Each year, over 450,000 people visit Carlsbad Caverns National Park to marvel at otherworldly cave formations and the flying rivers of Mexican free-tail bats departing each evening for their nightly meal. The park is recognized as a national treasure and enjoys international recognition as a World Heritage Site. And on May 14th this year, this incredible park turned 90 years old.
Carlsbad Caverns is a park that keeps on giving: in 2018, park visitors spent an estimated $30.2 million in local gateway regions in order to visit Carlsbad Caverns National Park. These expenditures supported a total of 405 jobs, $11 million in labor income, $18.6 million in value added, and $34 million in economic output in local gateway economies surrounding the park. Statewide, New Mexico’s national parks contributed over $123 million to our state’s economy in 2018.
During the COVID-19 pandemic, much of the park has been closed. And justifiably so. It is not safe for visitors or National Park Service (NPS) employees and volunteers to be in close contact as they navigate the caves. And most New Mexicans are staying close to home, looking after their families and their health.
Yet it is business as usual for energy executives as they push for more and more leasing of New Mexico’s public lands for oil and gas drilling. In recent years we have seen an unprecedented “giveaway” to oil and gas corporations at taxpayer expense, and these long-term leases show no signs of stopping, even during the Coronavirus pandemic. This ongoing effort hits especially close to home in New Mexico, where public land lease sales on the doorstep of Carlsbad Caverns are still scheduled to move forward.
A lease sale in August will put lands within 10 miles of Carlsbad Caverns National Park in danger from oil and gas drilling despite a current glut in oil stores. This jeopardizes not only animal migration and critical species habitat; it puts the irreplaceable natural and cultural resources at Carlsbad Caverns itself at risk. Oil and gas development can harm the caves at Carlsbad. Lechuguilla Cave, for example, is one of the four longest caves in the United States. It lies close to Bureau of Land Management (BLM) land and according to the NPS, “oil and gas drilling on BLM-managed areas could leak gas or fluids into the cave’s passages, killing cave life, destroying the fragile ecosystem and threatening the safety of people inside the cave.”
Thanks in part to our national parks, New Mexico is a thriving destination hub for tourists from all over the world who are drawn to our stunning scenery, dark night skies, and fantastic outdoor recreational opportunities and cultural experiences. But the impacts of oil and gas drilling can be devastating and irreversible to the resources these parks have been established to protect.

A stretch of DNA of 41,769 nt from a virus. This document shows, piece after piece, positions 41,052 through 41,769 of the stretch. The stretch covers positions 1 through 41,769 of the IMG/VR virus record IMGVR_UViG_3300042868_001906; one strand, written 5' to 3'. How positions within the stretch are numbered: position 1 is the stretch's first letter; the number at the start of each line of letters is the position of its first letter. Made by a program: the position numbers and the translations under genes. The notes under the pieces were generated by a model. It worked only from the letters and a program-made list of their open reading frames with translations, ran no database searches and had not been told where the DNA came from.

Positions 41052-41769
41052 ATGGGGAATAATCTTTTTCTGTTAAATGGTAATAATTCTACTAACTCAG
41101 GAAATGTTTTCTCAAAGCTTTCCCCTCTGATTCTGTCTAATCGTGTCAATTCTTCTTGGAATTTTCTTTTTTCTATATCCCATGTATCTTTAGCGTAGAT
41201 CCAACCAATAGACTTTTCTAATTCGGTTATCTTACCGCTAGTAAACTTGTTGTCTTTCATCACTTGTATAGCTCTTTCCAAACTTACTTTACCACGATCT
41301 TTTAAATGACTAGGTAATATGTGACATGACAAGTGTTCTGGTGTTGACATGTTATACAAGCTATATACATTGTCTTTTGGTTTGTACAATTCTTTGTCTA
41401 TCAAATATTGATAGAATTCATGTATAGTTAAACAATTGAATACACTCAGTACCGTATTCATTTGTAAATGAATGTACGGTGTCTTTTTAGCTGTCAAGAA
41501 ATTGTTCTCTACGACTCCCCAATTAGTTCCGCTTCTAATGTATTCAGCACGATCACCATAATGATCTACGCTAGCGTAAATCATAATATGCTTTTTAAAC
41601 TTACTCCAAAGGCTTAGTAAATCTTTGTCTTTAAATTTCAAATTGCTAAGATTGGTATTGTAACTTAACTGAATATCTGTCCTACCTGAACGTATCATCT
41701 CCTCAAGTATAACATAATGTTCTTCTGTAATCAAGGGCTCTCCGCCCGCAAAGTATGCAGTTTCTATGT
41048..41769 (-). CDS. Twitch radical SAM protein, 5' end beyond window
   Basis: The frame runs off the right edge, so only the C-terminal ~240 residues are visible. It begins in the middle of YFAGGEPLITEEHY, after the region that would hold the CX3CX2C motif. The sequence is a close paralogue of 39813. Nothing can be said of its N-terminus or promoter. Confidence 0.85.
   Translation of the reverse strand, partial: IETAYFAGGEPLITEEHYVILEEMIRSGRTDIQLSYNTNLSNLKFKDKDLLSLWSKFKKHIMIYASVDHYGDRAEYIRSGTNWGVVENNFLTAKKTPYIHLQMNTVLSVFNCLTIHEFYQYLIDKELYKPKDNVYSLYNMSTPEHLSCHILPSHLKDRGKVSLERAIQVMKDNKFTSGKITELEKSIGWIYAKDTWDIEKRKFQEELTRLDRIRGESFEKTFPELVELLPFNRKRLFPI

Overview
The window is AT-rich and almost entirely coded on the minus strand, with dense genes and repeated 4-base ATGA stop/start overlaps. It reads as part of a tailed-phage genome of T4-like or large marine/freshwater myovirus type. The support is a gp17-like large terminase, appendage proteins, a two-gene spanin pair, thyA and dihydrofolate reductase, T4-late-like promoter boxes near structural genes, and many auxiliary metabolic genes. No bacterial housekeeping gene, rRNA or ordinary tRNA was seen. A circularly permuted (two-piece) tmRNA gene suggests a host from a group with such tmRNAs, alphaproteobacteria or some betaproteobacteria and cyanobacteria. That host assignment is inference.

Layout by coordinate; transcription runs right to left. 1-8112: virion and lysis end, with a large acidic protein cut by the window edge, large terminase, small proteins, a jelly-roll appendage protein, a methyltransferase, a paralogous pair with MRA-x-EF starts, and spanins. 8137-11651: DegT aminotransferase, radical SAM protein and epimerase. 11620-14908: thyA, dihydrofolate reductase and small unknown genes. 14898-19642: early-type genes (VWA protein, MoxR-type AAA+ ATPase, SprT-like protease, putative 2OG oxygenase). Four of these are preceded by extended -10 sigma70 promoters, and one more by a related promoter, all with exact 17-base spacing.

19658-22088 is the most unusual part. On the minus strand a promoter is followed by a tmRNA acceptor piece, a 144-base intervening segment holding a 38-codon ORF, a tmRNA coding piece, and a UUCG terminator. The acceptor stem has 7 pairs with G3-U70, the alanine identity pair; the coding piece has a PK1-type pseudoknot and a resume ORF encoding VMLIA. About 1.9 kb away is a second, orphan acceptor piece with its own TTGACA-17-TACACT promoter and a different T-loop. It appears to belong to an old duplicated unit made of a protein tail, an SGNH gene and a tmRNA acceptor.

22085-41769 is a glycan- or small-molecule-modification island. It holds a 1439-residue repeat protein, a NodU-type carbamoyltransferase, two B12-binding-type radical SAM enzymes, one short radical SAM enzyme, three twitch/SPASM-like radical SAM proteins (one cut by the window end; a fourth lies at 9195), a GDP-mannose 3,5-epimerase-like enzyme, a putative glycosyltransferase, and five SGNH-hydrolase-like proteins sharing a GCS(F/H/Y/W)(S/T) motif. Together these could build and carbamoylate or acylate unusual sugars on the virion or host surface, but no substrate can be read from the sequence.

We have spent a combined total of over 70 years with the NPS, helping to protect irreplaceable resources across the country, including sites in New Mexico. We feel strongly about the need to protect our parks so that our children and grandchildren will be able to be awed by the same experiences that we currently enjoy.
Leasing public land for oil and gas drilling near our national parks is never okay, but continuing to hold lease sales during a pandemic is completely unacceptable. Proposed sales of these public land leases include the requirement for a public comment period which provides everyone an opportunity to express their opinions.
These comment periods have always been valuable in drawing attention to the potential risks to local communities and surrounding lands. With public land lease sales continuing through the Covid-19 pandemic, the suggestion that groups and individual members of the public will be able to participate in this public process is absurd — the focus of Americans is understandably on the health and safety of our families and friends.
If the Department of the Interior and oil lobbyist-cum-Secretary David Bernhardt truly respect the public’s right to have a say in how public land is used, then BLM should be instructed to halt oil and gas lease sales until a time when the American public is able to truly assess the impacts and fully participate in the process.
Let’s give Carlsbad Caverns the birthday gift it deserves and ensure its continued protection for future generations.
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